Peter Kafka

Recent Posts by Peter Kafka

BuzzFeed’s Secret Plan to DESTROY Internet Ads Revealed! (By BuzzFeed.)

Everyone who covers the media business is required by law to write about BuzzFeed, Jonah Peretti’s shareriffic site.

But just about all of us end up writing about the stuff the start-up makes and not the stuff it sells — advertising.

So what exactly is BuzzFeed’s ad strategy? You can get a good sense of it by reading Felix Gillette’s smart Buzzfeed profile in Businessweek from last month.

The short version: It’s trying to avoid run-of-the-mill banner ads by selling “branded content” — stuff that looks like regular Buzzfeed posts, but is created specifically for a sponsor.

And if you like pictures more than words — which means you’re one of the many people Buzzfeed is hoping to attract — we can go that route, too.

Here’s a slide deck BuzzFeed president Jon Steinberg, a Google vet who came aboard a couple years ago, has been showing off. It tells prospective advertisers what the site did for Energerizer Holdings’ Schick brand last year.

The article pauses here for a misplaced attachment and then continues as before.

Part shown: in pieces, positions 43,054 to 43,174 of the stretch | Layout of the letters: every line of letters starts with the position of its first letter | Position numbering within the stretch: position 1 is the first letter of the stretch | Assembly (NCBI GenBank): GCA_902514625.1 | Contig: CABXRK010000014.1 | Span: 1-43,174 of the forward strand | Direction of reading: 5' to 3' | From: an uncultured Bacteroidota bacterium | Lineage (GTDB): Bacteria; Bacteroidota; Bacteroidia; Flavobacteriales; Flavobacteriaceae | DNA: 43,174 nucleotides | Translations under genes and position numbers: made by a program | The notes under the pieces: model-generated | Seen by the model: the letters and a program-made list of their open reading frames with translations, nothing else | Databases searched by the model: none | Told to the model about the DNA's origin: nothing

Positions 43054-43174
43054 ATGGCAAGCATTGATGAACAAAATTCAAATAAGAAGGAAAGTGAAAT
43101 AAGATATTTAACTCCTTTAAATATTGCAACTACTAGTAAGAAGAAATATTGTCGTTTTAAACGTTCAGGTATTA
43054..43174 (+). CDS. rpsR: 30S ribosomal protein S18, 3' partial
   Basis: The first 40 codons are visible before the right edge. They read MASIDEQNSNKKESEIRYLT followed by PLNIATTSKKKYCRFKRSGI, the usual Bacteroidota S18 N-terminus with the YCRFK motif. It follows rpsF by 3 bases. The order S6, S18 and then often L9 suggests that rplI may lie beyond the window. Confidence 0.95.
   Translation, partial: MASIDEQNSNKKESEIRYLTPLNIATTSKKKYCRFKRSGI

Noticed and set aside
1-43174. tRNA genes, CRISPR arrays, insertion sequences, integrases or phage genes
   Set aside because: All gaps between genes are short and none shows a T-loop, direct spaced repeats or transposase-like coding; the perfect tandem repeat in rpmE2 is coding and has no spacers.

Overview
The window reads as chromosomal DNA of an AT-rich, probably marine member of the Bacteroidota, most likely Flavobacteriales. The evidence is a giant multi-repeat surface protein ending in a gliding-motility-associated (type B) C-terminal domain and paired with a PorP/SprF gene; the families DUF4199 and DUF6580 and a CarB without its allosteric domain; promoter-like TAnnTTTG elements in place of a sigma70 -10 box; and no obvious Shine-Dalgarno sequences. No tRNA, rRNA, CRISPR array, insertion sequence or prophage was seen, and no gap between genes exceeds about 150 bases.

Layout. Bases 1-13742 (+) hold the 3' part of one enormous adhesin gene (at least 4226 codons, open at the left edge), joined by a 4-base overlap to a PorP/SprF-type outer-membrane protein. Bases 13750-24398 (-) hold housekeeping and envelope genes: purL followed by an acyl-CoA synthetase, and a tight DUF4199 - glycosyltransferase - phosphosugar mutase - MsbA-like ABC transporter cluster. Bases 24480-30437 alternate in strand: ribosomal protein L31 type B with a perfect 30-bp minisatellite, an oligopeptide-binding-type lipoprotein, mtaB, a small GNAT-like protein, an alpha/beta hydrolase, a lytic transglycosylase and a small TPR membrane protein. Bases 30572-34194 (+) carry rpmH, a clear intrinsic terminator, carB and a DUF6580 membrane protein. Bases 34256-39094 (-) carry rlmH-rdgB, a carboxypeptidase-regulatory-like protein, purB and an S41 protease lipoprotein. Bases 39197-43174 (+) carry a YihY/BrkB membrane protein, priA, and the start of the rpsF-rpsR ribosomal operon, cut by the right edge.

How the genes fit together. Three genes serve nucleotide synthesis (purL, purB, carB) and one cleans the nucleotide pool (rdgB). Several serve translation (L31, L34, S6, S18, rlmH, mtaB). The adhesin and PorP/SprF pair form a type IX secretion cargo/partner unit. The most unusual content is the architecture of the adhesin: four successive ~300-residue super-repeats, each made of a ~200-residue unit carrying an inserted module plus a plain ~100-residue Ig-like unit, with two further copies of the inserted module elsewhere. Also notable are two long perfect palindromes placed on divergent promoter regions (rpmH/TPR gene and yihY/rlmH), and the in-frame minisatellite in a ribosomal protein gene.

Razorbombing Case Study

If this were the old days, someone might complain about blending “real” content with stuff made up for advertisers, but we’re long past that. Now the only question is: Does this stuff work?
Don’t know. The trick with selling advertisers on the notion of “viral” ads is that it’s tough to actually make stuff viral. Peretti and crew are better at it than most, but they can’t nail it every time, which means that for every “Razorbombing” there will be a bunch of duds, too.
Of course, good old fashioned shove-it-in-your-face ads have a mixed track record, too, both on and offline. So no harm — for now, at least — if Steinberg, Peretti and crew want to try something new.

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Another gadget you don’t really need. Will not work once you get it home. New model out in 4 weeks. Battery life is too short to be of any use.

— From the fact sheet for a fake product entitled Useless Plasticbox 1.2 (an actual empty plastic box) placed in L.A.-area Best Buy stores by an artist called Plastic Jesus